It has been proposed that actin polymerization and remodelling are important regulators of the endothelial permeability barrier [18, 31]. Along these lines, our results reveal a strong reorganization of F-actin into transcytoplasmic stress fibers in HUVEC monolayers treated with H2O2. Almost all cells were elongated with thick actin stress fibers, which traversed the cells in the direction of cell elongation. Moreover, we distinguished an acute presence of inter endothelial gaps suggesting an H2O2-mediated retraction of the cells. We also noticed the same typical morphological pattern with histamine treatment, a potent inducer of endothelial and vascular permeability . Based on these findings, the H2O2 and histamine-mediated changes in the organization of actin seem to be a fast and strong response that contributes to increase stress resistance. In this context, the actin depolymerising toxin cytochalasin D decreases endothelial barrier function [33, 34]. Hence by its participation to the formation and stabilization of stress fibers, the phosphorylation of Tm1 may regulate the actin-based contraction/retraction of endothelial cells that controls the permeability of the endothelium. Along these lines, other proteins known to modulate actin dynamics and stress fiber formation, such as the small GTPase RhoA, are also known to regulate endothelial cell permeability and TEM [35–37].
The tightness of the vessel walls represents a functional barrier that contributes to limit cancer cell TEM and ultimately metastasis. In that regard, dysfunction of the endothelial integrity is associated with metastasis [16, 38, 39]. Notably, certain breast, bladder, and kidney cancer cells induce alterations of endothelial mechanical properties to ease their TEM . Given the determinant role played by Tm1 phosphorylation at Ser283 in maintaining the integrity of endothelial cell in response to oxidative stress, one could expect that this mechanism may also protect against metastasis. This is, indeed, supported for the first time by our results. First, in response to H2O2, TEM of colon cancer HT-29 cells through HUVEC monolayers in which endogenous Tm1 expression is knocked-down by siRNA7Tm1 shows a higher number of transmigrating cells than through control HUVEC monolayer expressing endogenous Tm1. Second, the ectopic expression of human nonphosphorylatable Ser283Ala Tm1 insensitive to siRNA7Tm1 in HUVEC monolayer in which expression of human endogenous Tm1 is knocked-down is associated with an increased level of transendothelial migrating HT-29 cells in response to H2O2. In contrast, the expression of human exogenous wild-type Tm1 in similar conditions is associated with an acute decreased level of transendothelial migrating HT-29 cells. These results strengthen the point that phosphorylation of Tm1 at Ser283 is crucial to restrict the transendothelial migration of cancer cells under oxidative stress conditions.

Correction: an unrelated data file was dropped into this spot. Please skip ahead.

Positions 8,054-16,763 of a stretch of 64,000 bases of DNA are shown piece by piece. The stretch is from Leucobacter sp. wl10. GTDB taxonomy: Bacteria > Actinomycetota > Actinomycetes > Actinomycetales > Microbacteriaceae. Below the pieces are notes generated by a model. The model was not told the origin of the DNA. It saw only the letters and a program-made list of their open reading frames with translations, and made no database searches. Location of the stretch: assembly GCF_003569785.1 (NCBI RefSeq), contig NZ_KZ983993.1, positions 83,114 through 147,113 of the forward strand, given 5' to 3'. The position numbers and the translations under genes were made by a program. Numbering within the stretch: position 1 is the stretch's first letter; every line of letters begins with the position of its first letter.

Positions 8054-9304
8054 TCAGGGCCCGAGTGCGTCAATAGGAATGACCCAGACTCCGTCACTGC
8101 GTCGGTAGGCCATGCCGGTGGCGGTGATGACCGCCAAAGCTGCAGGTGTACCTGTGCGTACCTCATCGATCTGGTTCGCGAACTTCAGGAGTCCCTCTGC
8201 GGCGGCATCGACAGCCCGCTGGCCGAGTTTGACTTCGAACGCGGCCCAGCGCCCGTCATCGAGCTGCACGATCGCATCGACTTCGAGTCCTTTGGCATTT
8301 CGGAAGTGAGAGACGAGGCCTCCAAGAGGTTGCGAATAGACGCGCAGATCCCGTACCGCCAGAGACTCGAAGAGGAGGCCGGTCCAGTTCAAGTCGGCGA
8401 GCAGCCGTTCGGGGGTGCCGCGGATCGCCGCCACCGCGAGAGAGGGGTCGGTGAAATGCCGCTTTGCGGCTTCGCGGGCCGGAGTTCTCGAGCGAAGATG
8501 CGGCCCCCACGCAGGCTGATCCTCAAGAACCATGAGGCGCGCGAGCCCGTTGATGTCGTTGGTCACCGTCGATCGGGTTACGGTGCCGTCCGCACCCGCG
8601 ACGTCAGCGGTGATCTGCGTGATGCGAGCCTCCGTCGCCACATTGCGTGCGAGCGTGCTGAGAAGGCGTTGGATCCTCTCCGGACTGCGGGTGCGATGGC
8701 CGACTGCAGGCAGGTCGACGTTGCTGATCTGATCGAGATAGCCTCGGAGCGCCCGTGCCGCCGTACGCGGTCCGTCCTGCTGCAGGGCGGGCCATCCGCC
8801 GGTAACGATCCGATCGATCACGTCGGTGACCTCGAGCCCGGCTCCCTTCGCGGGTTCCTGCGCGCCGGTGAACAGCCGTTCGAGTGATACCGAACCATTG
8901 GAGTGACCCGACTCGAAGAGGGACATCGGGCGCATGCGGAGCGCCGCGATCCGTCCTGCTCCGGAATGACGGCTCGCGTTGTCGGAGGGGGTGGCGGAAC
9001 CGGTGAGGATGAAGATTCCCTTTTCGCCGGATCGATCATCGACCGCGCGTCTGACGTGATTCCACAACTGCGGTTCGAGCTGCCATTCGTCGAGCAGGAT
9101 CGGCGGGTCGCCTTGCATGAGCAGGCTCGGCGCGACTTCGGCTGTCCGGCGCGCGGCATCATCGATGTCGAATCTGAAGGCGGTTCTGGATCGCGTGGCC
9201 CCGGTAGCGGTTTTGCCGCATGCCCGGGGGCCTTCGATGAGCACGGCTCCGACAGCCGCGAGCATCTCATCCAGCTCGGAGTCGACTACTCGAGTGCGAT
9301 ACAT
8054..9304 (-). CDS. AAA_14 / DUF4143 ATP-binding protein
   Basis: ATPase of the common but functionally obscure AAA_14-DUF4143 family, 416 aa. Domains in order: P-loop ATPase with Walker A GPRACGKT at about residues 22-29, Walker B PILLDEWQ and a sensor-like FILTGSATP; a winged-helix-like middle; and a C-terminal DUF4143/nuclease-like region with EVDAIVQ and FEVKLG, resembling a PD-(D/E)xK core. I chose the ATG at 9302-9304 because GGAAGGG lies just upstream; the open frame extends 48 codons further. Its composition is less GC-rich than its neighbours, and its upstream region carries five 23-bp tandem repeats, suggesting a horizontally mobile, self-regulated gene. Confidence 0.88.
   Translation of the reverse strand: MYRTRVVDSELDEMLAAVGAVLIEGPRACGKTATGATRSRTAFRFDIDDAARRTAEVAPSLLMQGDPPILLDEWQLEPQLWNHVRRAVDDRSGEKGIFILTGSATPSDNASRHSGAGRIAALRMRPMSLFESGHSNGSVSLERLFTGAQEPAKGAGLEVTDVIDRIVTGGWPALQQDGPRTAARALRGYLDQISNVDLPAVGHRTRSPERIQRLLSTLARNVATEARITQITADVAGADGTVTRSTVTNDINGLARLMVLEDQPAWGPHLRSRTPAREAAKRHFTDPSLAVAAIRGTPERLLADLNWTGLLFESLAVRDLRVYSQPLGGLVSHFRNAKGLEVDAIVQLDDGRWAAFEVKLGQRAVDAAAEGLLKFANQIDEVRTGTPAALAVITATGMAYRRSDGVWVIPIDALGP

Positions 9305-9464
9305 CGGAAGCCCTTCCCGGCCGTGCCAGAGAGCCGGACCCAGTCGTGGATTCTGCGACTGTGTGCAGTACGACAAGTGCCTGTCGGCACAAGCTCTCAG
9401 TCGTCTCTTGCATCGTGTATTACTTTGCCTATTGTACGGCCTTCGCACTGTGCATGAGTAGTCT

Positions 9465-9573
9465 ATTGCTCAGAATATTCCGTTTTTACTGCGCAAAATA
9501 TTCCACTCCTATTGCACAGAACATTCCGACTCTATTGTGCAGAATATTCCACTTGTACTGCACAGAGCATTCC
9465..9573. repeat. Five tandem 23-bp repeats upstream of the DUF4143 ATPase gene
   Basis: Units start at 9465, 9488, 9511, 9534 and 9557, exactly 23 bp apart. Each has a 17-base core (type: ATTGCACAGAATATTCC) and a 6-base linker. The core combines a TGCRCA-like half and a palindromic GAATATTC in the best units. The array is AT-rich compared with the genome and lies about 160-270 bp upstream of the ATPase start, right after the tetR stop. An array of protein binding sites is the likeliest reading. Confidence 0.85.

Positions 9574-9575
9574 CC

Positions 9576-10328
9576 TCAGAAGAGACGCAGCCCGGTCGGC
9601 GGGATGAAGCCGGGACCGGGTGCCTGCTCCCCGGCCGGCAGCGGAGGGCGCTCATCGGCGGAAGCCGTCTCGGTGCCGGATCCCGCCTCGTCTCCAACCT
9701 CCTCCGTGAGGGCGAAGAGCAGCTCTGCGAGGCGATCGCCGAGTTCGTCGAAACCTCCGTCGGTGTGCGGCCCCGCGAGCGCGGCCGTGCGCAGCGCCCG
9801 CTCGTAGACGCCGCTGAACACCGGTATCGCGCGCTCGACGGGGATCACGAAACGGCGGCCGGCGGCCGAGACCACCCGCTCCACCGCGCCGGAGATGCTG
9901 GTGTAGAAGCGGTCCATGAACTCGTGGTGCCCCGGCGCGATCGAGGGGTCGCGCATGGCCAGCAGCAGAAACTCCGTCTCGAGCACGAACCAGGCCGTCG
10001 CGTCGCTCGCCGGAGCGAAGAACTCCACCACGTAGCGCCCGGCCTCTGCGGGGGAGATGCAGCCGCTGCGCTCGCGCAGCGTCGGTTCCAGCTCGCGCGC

In conclusion, we propose that Tm1 is required to maintain the endothelial barrier integrity against molecules as well as against cancer cells both under unstimulated as well as under oxidative stress conditions. We also propose that the phosphorylation of Tm1 on Ser283, downstream of ERK, is a key event for the regulation of endothelial permeability by modulating the contraction/retraction of the endothelial cells via remodelling of the actin cytoskeleton dynamics. These finding strongly support the role for the phosphorylation of Tm1 at Ser283 to prevent endothelial barrier dysfunction associated with oxidative stress.